Swiss banks should step up Islamic wealth drive

Islamic finance is on the rise AFP

Switzerland faces a bigger threat from the developing private banking system in the Middle East than reaction to the minaret ban, according to one finance expert.

This content was published on December 19, 2009 - 16:38

However, the controversial vote and subsequent condemnation should serve as a warning for the Swiss finance industry to better serve the needs of Islamic clients, observers believe.

Switzerland is waiting to see how far November’s referendum decision to ban the future construction of minarets will damage the country’s image and business interests.

So far, only Turkey has reacted with concrete retaliatory proposals by suggesting that its citizens withdraw assets held in Swiss banks. But the Swiss Bankers Association (SBA) is not expecting outflows of the estimated $200 billion (SFr208 billion) held by mainly Arabic clients in Switzerland.

“Muslim clients are very canny investors and appreciate the competence, quality of service, good advice and good performance they get from Swiss banks. Money knows no religion,” SBA spokesman James Nason told

John Sandwick, head of Geneva-based group Islamic Wealth and Asset Management, told that the vote had stirred up resentment in the Middle East, but not enough to spark organised financial reprisals from wealthy Muslims.

“Switzerland did something really offensive against people who could really hurt us, but on this occasion it looks like it will not have a big impact on Swiss private banking in the long run,” he said.

Local competition

Having suffered setbacks in the United States and Europe in a bruising battle over tax evasion, Swiss banks are increasingly turning their attention to the Middle East, Asia and developing markets.

Switzerland is not the only European country to have identified lucrative prospects in the region and has long faced stiff competition from London, and to a lesser degree, from Paris to attract petro-dollars.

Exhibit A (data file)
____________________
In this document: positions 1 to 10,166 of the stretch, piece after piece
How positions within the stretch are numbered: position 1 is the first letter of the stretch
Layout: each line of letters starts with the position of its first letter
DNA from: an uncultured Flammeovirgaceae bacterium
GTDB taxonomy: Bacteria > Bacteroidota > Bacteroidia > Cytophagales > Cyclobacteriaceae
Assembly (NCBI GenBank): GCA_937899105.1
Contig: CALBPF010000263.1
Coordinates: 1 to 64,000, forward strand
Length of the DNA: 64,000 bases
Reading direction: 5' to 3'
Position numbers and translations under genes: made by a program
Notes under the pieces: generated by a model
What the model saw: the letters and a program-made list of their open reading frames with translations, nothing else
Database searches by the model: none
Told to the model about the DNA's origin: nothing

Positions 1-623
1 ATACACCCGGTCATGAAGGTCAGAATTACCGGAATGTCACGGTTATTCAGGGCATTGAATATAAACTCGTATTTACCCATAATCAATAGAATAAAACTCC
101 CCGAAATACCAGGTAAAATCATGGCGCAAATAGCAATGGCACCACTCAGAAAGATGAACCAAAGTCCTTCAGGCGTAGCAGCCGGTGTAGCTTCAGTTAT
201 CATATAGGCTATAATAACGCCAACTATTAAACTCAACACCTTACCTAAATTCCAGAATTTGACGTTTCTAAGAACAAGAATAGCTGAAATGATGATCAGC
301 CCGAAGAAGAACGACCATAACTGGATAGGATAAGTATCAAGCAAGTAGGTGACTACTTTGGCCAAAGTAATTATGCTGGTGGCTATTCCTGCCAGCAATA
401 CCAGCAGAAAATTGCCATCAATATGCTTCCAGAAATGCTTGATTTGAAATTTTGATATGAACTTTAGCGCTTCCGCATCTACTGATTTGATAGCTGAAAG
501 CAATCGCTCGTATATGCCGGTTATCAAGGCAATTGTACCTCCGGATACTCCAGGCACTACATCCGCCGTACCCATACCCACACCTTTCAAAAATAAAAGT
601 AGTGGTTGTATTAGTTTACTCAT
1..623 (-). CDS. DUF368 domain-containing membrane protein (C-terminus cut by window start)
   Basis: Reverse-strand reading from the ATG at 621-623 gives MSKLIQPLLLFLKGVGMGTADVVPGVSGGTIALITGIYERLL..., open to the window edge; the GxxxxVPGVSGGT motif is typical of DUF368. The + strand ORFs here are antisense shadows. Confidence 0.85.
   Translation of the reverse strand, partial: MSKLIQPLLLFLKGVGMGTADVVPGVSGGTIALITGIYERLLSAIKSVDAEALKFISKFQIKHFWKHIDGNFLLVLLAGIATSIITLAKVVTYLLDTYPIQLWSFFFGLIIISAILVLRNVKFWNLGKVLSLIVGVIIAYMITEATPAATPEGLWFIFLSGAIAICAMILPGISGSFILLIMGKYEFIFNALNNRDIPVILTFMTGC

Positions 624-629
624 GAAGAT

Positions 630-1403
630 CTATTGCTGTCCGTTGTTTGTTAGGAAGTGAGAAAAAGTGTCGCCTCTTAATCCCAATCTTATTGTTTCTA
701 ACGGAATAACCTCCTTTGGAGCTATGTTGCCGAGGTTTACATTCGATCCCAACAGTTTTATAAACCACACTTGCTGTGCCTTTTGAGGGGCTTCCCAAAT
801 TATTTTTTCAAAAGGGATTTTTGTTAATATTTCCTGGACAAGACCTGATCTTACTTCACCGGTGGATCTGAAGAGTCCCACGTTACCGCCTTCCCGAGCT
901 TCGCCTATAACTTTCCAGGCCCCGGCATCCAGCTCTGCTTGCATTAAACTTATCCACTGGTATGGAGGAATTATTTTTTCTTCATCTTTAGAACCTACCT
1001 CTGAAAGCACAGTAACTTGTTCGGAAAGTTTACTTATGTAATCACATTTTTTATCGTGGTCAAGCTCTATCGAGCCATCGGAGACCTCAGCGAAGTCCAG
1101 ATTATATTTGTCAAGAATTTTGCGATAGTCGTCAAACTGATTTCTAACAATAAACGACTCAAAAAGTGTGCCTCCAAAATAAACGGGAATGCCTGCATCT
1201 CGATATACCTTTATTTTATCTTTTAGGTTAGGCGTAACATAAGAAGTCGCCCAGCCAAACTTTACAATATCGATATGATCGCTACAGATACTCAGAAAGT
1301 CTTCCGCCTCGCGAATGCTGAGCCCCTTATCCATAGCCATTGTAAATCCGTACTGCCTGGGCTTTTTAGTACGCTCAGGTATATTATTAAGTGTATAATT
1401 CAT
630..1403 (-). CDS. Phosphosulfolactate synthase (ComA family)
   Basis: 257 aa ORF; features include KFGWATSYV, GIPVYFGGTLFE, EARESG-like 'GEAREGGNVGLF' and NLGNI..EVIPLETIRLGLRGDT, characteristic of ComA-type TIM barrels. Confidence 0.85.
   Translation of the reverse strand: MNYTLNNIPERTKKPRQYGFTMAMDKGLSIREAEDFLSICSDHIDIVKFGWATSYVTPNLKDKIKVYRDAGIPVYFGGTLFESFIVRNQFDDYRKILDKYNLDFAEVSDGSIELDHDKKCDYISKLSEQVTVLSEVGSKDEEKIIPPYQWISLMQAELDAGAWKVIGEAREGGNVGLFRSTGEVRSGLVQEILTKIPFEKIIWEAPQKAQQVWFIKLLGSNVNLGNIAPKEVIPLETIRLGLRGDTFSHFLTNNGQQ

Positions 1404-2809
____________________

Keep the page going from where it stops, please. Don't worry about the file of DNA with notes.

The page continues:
However the main threat in future may come from local banks setting up their own wealth management services, with a much wider array of Sharia compliant services.

“Lots of local private banks [in the Middle East] are starting up their own private banking businesses,” Sandwick told “The domestic wealth management programme is already in the process of destroying the Swiss private banking model. It is not there yet, but it will not take too long.”

Sandwick believes the Swiss are taking too long to offer Middle Eastern clients a full range of private banking services that are compliant with Islamic legislation known as Sharia.

Sharia law, for example, prohibits the charging or payment of interest and investments associated with gambling, alcohol, tobacco, pornography or pork production.

Time is ripe

Despite Swiss banks being present in the oil rich region for many years and producing a steady trickle of Sharia compliant services – such as the recent wealth management offering by Bank Sarasin – Sandwick thinks they have barely scratched the surface of Islamic finance.

“All the locals are saying that they want Islamic financial products, but Swiss banks do not appear interested in doing anything,” he said. “These clients do not have access to plain vanilla [standard] wealth management with Fatwa [approval from Islamic clerics].”

Sandwick insisted that the time is ripe for Swiss private banking to make serious inroads into one of the few global regions to come out of the financial crisis with a steady supply of new wealth.

And he believes that Muslim clients would in future seek safe, conservative refuges for their assets after taking a battering with the recent fad for investing in complicated products. Switzerland’s reputation for solid, safe banking has lost some of its sheen after becoming entangled in the subprime crisis, but it still retains much of its private banking credibility.

“Right now is the time to penetrate further into this market because others have lost credibility,” he said.

Matthew Allen,

Islamic finance

Sharia law prohibits the payment or charging of interest – called usury in the Koran. Products such as Sukuk bonds get around this employing a system of sharing capital gains.

The United States and Britain recognise that certain capital gains from Islamic products are tax exempt, but most European countries do not follow this principle.

Investments are limited to products sanctioned by a fatwa – an edict of approval from an Islamic scholar. Products associated with gambling, alcohol, tobacco, pornography and pork production are outlawed.

However, there remains confusion about what financial products and services can be offered, with Sharia scholars presenting different interpretations of the law.

To combat this, there have been calls for a global Sharia body to rule on Islamic financial matters.

Swiss banks that offer Sharia compatible services cannot be called Islamic banks. Only institutions from Muslim countries can carry this title.

In 2006, Faisal Bank became the the first Islamic financial institution to set up business in Switzerland.

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